Note: Guest post author kept anonymous due to the sensitive nature of missions work in certain areas.
Faithful Christian men and women pay my family thousands of dollars to minister to the unreached in the Arab World. People who live paycheck to paycheck manage to write a $20 check to our account every month. That sweet grandmother gives a portion of her social security check with a diligence that would put the most successful CEO to shame. But when it comes down to it, we could sit down on the couch, kick back, and watch Netflix all day. Any of us could. We could avoid relationships that hold us accountable, show our face in the appropriate places, at the appropriate times, and just… coast.
And unfortunately, many Christian ministers do. Too many.
“We should be the hardest working people in the world.” It’s something I’ve often heard repeated by a mentor.
And not only in order to be good stewards of that grandmother’s faithful offerings, but also, and perhaps more importantly, because we have been entrusted with a task. As vocational ministers we are to grow the Church, to reach the world with the gospel of Christ, our Lord.
But sometimes it’s all we can do to survive.
We’re tired— exhausted even— just from the day-to-day life of overseas living. Our minds are exploding from learning one of the most difficult languages in the world. Our emotional energy is stretched by co-workers, local friends, and those we are mentoring. Our bodies are maxed out from carrying groceries home, walking upstairs, and trekking across the city via public transportation.
It’s all completely and utterly draining.
But… we press on.
We find that last ounce of energy to knock on our neighbor’s door to offer a plate of food in hopes of another gospel-centered conversation. We wake ourselves before the sun and before our children so that we can spend our first quiet moments of everyday seeking the Lord. We stay that extra hour after our painstakingly long Arabic lesson is over in order to get a head start on our studying. We have a job to do.
We wake in the morning with Him on our minds and in our hearts. “How can we grow His kingdom and glorify his name in our lives today?” As Americans, we generally approach life from a position of selfishness: “What can I get out of this?” “How can I make this situation easiest on me and my family?” “What is the best outcome for us?” —but Christ turned that upside down when he said “Love the Lord your God with all your heart, soul, mind, and strength, and love your neighbor as yourself.”
There’s very little self-concern involved in those two responsibilities. In fact, the Scriptures command just the opposite. We are called to die to ourselves again and again. So we use 100% of our time, energy, and resources to the best of our ability in order to grow His kingdom— no excuses— for six days out of every week.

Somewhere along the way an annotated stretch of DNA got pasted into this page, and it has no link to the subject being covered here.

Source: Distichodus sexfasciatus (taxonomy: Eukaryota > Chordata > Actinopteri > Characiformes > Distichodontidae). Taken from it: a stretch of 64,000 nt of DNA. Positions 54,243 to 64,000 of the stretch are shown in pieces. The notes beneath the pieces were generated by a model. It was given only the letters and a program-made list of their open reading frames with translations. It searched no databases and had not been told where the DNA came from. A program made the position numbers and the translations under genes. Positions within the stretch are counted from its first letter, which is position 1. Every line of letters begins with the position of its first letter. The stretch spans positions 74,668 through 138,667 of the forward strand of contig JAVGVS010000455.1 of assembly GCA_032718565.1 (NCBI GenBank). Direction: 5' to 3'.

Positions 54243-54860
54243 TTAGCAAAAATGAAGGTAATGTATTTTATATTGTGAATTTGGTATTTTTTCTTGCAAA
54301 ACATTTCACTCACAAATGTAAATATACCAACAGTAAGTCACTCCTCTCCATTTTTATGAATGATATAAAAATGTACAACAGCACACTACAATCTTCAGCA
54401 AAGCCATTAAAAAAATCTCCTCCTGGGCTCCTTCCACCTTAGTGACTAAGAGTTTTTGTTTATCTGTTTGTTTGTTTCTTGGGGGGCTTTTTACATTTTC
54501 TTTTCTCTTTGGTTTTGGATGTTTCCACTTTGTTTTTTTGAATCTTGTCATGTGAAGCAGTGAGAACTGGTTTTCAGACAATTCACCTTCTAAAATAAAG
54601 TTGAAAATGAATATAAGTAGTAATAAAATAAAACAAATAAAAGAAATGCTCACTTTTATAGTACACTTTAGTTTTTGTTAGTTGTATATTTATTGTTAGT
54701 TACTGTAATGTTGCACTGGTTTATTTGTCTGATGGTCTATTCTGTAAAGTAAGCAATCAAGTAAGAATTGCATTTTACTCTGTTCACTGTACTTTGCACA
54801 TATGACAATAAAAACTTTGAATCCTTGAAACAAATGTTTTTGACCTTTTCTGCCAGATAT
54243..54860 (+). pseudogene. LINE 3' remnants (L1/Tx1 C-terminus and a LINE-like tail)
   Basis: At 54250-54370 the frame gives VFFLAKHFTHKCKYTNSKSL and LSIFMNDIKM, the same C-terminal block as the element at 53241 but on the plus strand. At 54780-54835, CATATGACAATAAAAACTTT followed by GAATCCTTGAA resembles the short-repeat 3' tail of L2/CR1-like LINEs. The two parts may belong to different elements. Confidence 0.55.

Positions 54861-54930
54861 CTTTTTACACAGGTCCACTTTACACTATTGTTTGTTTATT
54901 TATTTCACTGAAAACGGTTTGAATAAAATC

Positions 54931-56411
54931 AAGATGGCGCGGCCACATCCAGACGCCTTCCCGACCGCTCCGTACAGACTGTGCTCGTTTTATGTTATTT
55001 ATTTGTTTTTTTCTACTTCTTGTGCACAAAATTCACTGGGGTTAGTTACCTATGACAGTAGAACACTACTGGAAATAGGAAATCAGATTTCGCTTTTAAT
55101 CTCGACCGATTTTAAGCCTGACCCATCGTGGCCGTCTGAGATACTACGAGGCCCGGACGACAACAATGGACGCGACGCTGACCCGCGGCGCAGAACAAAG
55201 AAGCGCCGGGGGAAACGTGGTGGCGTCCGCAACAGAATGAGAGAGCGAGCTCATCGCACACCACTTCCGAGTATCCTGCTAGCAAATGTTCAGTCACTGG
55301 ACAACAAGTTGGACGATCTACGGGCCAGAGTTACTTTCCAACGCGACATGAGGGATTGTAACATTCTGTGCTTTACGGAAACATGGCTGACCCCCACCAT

And the seventh? We rest. We rest hard. We replenish our souls so that we can glorify God faithfully and diligently in our consistent, repetitious work.
Too often in our culture, we exalt and even celebrate the one who “doesn’t have time for a sabbath” or the one who is “too busy for a vacation.” Surely they are more “holy” than the rest of us (as if our own personal strength is a sign of holiness.) At the most basic level though, it isn’t noble to work long and continuously without resting— it’s disobedient. The Creator of the universe rested one of the seven days in the formation of the cosmos and all that is found within, so with what standing do we approach the throne as if we are above the need of rest?
My family and I have been ministering to the unreached of the Middle East for over a decade, and I’m just beginning to deeply understand the sacredness of the sabbath. Each morning, we draw ourselves from our beds before the sun has peeked over the horizon.
We saturate ourselves in His word in the quiet pre-dawn hours. And then we hustle.
We teach English, study Arabic, minister to our neighbors, and share the gospel with those have never heard it. We shuffle our kids to and from school, attempt to decipher their homework—all in Arabic of course, and help them navigate their relationships with local friends. We mentor new workers like ourselves, lead and attend team meetings, and remain faithful in communication with our support base back in the U.S.
But every Friday, we roll out of bed late, create and play with our kids, order dinner in, read from our favorite thinkers, relax with friends, and replenish our souls. It’s not a luxury but rather a necessity.
If we as leaders are working to our fullest capacity and being faithful in all that we do— as we should be doing— then, in tandem, we must also faithfully rest well.
Is your sabbath a priority, or do you simply view it as a luxury, an extra, an “if we have time for that?” Do you clear your schedule and vigorously protect it, or is it an afterthought each week? If we are to see this good work to its completion, we must commit to be in it for the long haul. For as noble as our efforts out of our own strength may seem, what value do they have if we are snuffed out?
Friends, may we run our race well … and may we also see to it that we finish well.
The author has been serving as a missionary in the Middle East since 2006. She, along with her husband and three children, are currently forming a team in order to plant the Church among the unreached in a neighboring war-torn country. But in her times of rest, she thoroughly enjoys eating gourmet foods, traveling to new countries, staying up way too late playing cards with friends– and she can whip up a mean chocolate chip cookie.